How Long Does An Electrical Outlet Last Before It Needs To Be Replaced

How Long Does An Electrical Outlet Last Before It Needs To Be Replaced

How to Properly Wire Terminals

To know the proper method of back wiring an outlet, you must know what type of back wire terminals the outlet has.

Two Types of Wire Terminals

There are two types of back wire terminals: Quickwire, and screw & clamp wire terminals. The back of the outlet will be labeled with the word “Quickwire” if the connection is Quickwire.

Which Type is Better?

Quickwire Terminals

Quickwire terminals aka “back wire” or “back stab” clamp the wire with only tension from a copper tab built into the contacts of the outlet. These tabs are not adjustable and have a high likelihood of getting loose over time if the following occurs: the wire is removed and reinserted, the outlet is not securely fastened to the wall, or the tab is subjected to excessive heat.

When the outlet is not secured to the wall properly and a plug is inserted and removed, it causes the potential for the wire to shift in the Quickwire connection, weakening the connection over time. A weak connection can cause excessive heat and/or arcing at the connection point.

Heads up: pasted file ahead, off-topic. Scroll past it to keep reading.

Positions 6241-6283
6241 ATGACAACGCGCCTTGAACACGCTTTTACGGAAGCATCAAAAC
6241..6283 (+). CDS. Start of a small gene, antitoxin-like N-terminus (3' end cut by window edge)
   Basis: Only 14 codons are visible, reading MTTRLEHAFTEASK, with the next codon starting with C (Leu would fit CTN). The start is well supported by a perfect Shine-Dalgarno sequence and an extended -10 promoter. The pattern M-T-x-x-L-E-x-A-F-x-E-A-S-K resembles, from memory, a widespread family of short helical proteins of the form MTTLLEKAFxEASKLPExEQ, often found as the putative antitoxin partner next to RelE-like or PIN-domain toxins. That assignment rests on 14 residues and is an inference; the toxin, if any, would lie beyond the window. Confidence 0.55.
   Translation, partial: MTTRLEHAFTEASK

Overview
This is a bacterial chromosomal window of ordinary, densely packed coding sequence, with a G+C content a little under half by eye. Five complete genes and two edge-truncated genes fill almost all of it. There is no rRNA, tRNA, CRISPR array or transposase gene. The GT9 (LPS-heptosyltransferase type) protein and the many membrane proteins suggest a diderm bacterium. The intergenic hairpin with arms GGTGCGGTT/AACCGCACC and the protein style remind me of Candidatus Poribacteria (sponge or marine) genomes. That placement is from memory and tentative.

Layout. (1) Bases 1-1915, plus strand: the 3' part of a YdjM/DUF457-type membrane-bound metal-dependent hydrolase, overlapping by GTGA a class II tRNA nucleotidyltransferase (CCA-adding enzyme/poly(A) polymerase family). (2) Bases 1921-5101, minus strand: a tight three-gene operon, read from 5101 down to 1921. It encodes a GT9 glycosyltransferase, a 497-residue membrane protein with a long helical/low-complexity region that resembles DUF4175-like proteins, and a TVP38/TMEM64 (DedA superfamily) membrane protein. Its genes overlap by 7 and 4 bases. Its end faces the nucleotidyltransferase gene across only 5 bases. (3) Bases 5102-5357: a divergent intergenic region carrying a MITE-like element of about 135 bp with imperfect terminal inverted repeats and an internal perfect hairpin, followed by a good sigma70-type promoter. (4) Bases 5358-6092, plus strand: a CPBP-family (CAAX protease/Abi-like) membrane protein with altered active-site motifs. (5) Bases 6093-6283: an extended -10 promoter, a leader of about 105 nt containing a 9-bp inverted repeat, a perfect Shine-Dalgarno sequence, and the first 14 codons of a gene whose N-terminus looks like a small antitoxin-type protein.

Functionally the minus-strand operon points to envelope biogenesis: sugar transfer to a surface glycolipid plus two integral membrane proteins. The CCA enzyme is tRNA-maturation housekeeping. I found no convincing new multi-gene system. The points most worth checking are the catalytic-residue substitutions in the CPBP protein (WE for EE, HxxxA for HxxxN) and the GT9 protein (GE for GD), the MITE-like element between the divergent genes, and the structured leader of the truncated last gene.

Screw & clamp terminals

Screw & clamp terminals have an extra plate inside the outlet that is attached to the side screw terminal. When the wire is inserted into the back of the outlet and the side screw is tightened, it pinches the wire between two plates.

The screw & clamp terminal is a better alternative to the Quickwire terminal because the clamping force of the screw & clamp terminal will no fail from heat or outlet movement. Additionally, the screw & clamp terminal can be periodically checked for tightness and adjusted if necessary.

Important Tip for Both Terminal Types: Use the outlet’s built-in wire strip gauge to know if you’ve stripped the wire far enough to make a proper connection when back wiring an outlet. The gauge is always located on the back of the outlet, and looks like a rectangular box with some variation of the phrase “strip gage” or “strip gauge”.

Now that you’ve identified the correct type of terminal, ensured the wire is stripped properly, and know which side of the outlet the wire will be inserted into, insert the wire into the hole in the back of the outlet. Do the same for the other wire.

If the connection is Quickwire, all that needs to be done after pushing the wire in is to hold the outlet and pull the wire. This checks that the wire has a good connection and will not pull out of the outlet.

If the connection is screw & clamp, insert the wire and tighten the side terminal until it is tight. Then hold the outlet and pull the wire. This checks that the wire has a good connection and will not pull out of the outlet.

Conclusion

Now that electrical outlets are de-mystified and you have an in-depth knowledge of them, understanding when they are worn and need to be replaced will be much easier. Don’t forget, the single most important thing to do before repairing any outlet is to ensure the breaker is turned off and to double-check with an electrical meter that there is no power at the outlet.

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